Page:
I am learning that to know where we’re headed, we first have to know where we came from. This means, too, that we find out where we went wrong in the first place. No one has to be convinced that something went wrong somewhere in the bodies and beauty department. Stand in a grocery aisle and figure out how to beat those pesky inches, woo your disinterested man, and find more perfect clothes for perfect bodies. Something has gone wrong. So where?
It was at a tree. A food laden tree. Something good, beautiful, and delectable gone horribly wrong.
The beginning of beginnings, Genesis, where food was made and food was eaten and where all of our food issues began.
Strange, isn’t it, that one of our principles struggles is still there? With food?
We starve from it, binge on it, measure it out, disgust ourselves with it, pride ourselves on it, obsess over recipes, and TIVO our favorite cooking shows. Rarely do we see food as the perfect provision and perfect protection that it was designed to be. Provided for our health; protection from death.
God created food: a perfect provision for His creation.
Then He clearly defined it as right or wrong: a perfect protection for his children. He set up His boundaries, endlessly good ones that felt good too, until they bumped up against the one ‘don’t’ rule: don’t eat of this tree.
And this is the tree she ate from. First the woman and then the man.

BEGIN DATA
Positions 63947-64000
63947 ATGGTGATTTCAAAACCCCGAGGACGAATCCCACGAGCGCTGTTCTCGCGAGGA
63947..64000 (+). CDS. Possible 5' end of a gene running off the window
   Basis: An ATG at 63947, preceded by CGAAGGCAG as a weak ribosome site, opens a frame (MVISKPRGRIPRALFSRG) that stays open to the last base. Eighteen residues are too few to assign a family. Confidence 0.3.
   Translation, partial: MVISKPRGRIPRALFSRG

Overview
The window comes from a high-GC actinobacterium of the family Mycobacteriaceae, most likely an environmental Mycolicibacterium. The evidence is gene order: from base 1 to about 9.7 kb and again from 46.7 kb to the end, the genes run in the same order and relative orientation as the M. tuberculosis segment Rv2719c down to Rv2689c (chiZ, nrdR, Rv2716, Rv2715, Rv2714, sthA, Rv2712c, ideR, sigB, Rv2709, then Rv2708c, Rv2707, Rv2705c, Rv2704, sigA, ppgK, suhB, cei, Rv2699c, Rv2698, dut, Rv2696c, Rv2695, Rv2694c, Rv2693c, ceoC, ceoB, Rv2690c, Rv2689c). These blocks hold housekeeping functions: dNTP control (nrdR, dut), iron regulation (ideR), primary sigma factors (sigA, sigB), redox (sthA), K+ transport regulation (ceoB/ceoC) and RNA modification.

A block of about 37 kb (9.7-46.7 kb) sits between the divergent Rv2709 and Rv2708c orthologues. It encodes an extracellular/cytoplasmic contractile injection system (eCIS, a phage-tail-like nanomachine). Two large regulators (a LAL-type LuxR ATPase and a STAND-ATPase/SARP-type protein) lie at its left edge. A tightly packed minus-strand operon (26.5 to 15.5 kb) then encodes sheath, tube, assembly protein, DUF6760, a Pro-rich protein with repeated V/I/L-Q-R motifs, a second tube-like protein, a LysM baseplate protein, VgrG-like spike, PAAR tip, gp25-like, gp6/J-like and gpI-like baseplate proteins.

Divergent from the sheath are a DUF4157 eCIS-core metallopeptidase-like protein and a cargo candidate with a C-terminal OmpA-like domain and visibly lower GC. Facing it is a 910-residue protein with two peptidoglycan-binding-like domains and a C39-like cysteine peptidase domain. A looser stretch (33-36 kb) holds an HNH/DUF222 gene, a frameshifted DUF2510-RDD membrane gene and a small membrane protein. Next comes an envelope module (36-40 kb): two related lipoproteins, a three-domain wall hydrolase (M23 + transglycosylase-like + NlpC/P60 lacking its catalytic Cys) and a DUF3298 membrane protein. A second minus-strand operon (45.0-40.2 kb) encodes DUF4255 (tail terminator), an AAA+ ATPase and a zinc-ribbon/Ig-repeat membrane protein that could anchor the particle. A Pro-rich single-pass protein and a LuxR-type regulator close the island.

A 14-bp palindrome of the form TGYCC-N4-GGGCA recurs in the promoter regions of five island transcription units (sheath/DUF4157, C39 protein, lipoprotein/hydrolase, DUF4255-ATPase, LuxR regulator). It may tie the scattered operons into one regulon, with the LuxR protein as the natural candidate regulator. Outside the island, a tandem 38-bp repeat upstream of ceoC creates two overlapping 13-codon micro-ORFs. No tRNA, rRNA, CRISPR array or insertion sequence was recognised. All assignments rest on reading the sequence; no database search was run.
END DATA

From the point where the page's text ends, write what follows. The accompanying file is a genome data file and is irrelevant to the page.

Ignoring the plenty and subversively skirting the mandate by a subtle legalism, “God says don’t eat of it AND don’t touch it,” she fell the boundaries that God so lovingly placed on her and him and all of us.
Don’t we do this too?
Don’t we see the plenty and choose instead the smaller portion, the lesser good? We add to the boundaries given. Sinking deeply into diets or delectable feasts, feeling helpless against the siren call that is food.
God calls out: Where are you?
And we hide, behind exercise, behind enhancement, behind extra weight. We hide.
We hide because it is easier to hide than to be known. We’ve eaten off the tree of knowledge and now we think we know.
Yet still He seeks us. Pursues us. Finds us, shivering and scratching under the weight of man-made garments and expectations. I’m there. Are you too?
An all this because we added to what God said. He gave good boundaries and we made them smaller and tighter, thinking that more rules will keep us safer. God has said don’t eat of the fruit, but we think that it’s safer to just not touch it at all?
This is our great sin. This is our great fall. We add to what God has said and the boundaries become cages. We imagine He is a harsher God than He is.
We eat the fruit thinking it will make us like God and really all it does is make us into our own god. And we are powerless gods, always trying to find things to bulk us, beautify us, fix us.
All the while He is still giving perfect provision and perfect protection. The second time was in a much less beautiful environment. Dark, though midday, the place of the skull. A broken, bleeding, and bruised man. He is saying it is finished and we can hardly believe it is true.
So we are still adding to it. Principles. Practices. Helping God, we think, with clearer expectations on His people and on us. Don’t eat it, we say, or touch it. Or surely you will die.
The truth is that we are finished. Perfect in Christ’s eyes and through His provision. Nothing can be added or removed from you to make you more of who you’re intended to be in God.
He looks on you and sees clean, pure, perfect righteousness and beauty.